I asked if the pitcher will sequence as though he’s throwing to a specific hitter. For instance, if the game plan against his next opponent’s hottest bat will be to follow breaking balls with fastballs in, will he sequence that way in the session?

“Absolutely,” answered Strode. “That’s the approach he’s going to take into the game.”


New York Mets slugger Peter Alonso will almost assuredly be named the National League Rookie of the Year tomorrow. But is he a better choice than Michael Soroka? I’m not sold on that being the case.

Alonso hit a rookie record 53 home runs, and that while that number stands out like a sore thumb, let’s not forget that long balls were a dime a dozen in 2019. MLB players combined to bash 6,776 dingers, eclipsing the old record by 600-plus. A total of 129 batsmen went deep 20 or more times, and 273 reached double figures. By comparison, in 1969 — the first year with the current mound height — those numbers were 45 and 116.

Alonso slashed .260/.358/.583, and was worth 4.8 WAR.

Given this year’s juiced-ball, long-ball explosion, was Soroka even better? WAR says no — the Atlanta Braves righty finished with 4.0 — but his numbers across the board were nothing short of stellar. His 2.68 ERA was third-best among all qualified pitchers in the senior circuit, while his 3.45 FIP was seventh-best. He topped all rookies in those categories, and in another as well: Soroka surrendered 14 home runs in 174-and-two-thirds innings, which equated to a rookie-best 0.72 per nine innings.



At Sportsnet Canada, Shi Davidi opined that while there is tension between owners and players, Alex Anthopoulos’s recent comments about free agency are innocuous, not a smoking gun of collusion.

At USA Today, Christine Brennan wrote about how the Washington Nationals swung and missed with a partisan play at their White House celebration.

Junior Noboa is the recipient of the 2019 Sheldon “Chief” Bender Award, which is presented annually to an individual with distinguished service who has been instrumental in player development. Jose M. Romero wrote about Noboa — the VP of Latin Operation for the Arizona Diamondbacks — for La Vida Baseball.

Over at McCovey Chronicles, Brady Klopfer weighed in on how Donovan Solano, against all odds, was one of the Giants’ best players.

A total of 510 minor-league players became free agents on November 4. Baseball America listed all of them, team by team, here.



Philadelphia Phillies pitchers threw the highest percentage of curveballs this year (14.3%). Baltimore Orioles pitchers threw the lowest percentage of curveballs (4.8%).

At 18.1, Oakland Athletics pitchers had the greatest speed differential between fastballs (92.9 mph) and curveballs (75.8 mph). The Pittsburgh Pirates had the lowest speed differential, 12.2, with fastballs averaging 93.4 mph, and curveballs averaging 81.2 mph.

James Karinchak logged eight strikeouts in five-and-a-third innings after making his MLB debut with the Cleveland Indians in September. The 24-year-old right-hander, a 2017 ninth-round pick out of Bryant University, has 194 strikeouts in 107-and-two-thirds professional innings.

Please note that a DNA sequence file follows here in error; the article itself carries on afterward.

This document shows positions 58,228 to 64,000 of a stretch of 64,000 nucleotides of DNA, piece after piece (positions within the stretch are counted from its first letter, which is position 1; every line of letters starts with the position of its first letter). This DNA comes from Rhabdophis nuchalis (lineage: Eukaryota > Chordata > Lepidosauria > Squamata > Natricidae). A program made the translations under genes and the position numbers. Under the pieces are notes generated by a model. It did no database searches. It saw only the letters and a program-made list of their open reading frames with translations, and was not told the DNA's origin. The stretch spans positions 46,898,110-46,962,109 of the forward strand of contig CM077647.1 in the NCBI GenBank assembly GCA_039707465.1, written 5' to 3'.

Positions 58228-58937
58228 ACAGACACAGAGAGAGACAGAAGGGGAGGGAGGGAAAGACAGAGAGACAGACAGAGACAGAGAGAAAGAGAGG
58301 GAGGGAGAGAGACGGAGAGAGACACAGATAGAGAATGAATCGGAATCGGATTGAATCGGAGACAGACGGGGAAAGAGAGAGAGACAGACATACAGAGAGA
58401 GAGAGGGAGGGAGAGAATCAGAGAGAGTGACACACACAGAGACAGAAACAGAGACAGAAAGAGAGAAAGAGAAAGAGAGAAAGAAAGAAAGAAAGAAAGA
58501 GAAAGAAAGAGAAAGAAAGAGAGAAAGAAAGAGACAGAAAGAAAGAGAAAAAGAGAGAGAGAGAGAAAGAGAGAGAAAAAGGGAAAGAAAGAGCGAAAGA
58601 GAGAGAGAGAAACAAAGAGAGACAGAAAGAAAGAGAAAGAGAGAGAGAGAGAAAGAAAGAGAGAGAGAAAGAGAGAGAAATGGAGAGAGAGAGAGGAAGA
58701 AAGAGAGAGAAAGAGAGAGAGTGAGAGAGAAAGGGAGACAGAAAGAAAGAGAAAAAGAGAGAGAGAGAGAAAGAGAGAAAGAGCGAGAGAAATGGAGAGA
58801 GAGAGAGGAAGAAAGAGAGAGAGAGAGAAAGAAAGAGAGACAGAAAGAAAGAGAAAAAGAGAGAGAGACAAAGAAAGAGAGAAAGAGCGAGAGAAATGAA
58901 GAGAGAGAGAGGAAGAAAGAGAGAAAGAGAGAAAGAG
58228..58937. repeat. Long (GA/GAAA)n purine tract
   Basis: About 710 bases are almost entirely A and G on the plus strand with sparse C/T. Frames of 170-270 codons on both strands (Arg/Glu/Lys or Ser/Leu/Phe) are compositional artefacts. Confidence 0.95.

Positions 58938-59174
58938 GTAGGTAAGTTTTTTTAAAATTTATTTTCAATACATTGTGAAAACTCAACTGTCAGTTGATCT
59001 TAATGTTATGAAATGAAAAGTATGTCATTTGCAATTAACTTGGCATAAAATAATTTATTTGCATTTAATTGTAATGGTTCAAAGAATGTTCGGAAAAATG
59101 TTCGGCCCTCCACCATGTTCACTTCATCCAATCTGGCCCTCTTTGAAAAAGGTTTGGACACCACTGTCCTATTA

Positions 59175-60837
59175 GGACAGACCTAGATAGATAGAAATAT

Brad Radke pitched in 378 games, all with the Twins, and his only relief appearance came in his MLB debut. Minnesota’s starter that day was LaTroy Hawkins, whose final 943 appearances were out of the bullpen.

Carlton Fisk played in 2,499 games and had 3,999 total bases. Rod Carew played in 2,469 games and had 3,998 total bases.

Don Mattingly had 2,153 hits and 3,301 total bases. Victor Martinez had 2,153 hits and 3,320 total bases.

Ted Simmons had a .437 slugging percentage batting right-handed and a .437 slugging percentage batting left-handed.

Baltimore Orioles infielder Hughie Jennings batted .401, with 125 runs scored and 121 RBIs, in 1896. The Hall of Famer walked 19 times. He reached via HBP another 51 times.

On this date in 1948, the Detroit Tigers traded left-hander Billy Pierce to the Chicago White Sox in exchange for catcher Aaron Robinson. The latter proceeded to play three more seasons and accumulate 4.7 WAR. Pierce played 16 more seasons and accumulate 52.9 WAR.

Philadelphia Phillies infielder Eddie Waitkus was named Comeback Player of the Year on this date in 1950. Waitkus had been shot in the chest by a woman, in a Chicago hotel room, midway through the 1949 season.

Ducky Hemp, Dad Lytle, Doggie Miller, Crazy Schmit, Phenomenal Smith, and Peek-a-Boo Veach all played for the 1890 Pittsburgh Alleghenys. The Guy Hecker-managed squad finished last in the National League with a record of 23-113.

David Laurila grew up in Michigan's Upper Peninsula and now writes about baseball from his home in Cambridge, Mass. He authored the Prospectus Q&A series at Baseball Prospectus from December 2006-May 2011 before being claimed off waivers by FanGraphs. He can be followed on Twitter @DavidLaurilaQA.

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2 years ago

Soroka’s fWAR doesn’t suggest he’s better, but his RA/9 WAR does. His RA/9 WAR is 6.1, and THAT is better than Alonso’s WAR.

Rollie's Mustachemember
2 years ago
Reply to  Twitchy

If we look at another Soroka run prevention stat (his 169 ERA+) in historical context, it supports his case even more.

In the Live Ball Era, the only qualified NL rookie pitcher to post a better single-season ERA+ was Jose Fernandez in 2013. (thank you to B-R’s Play Index for that nugget). Simply remarkable.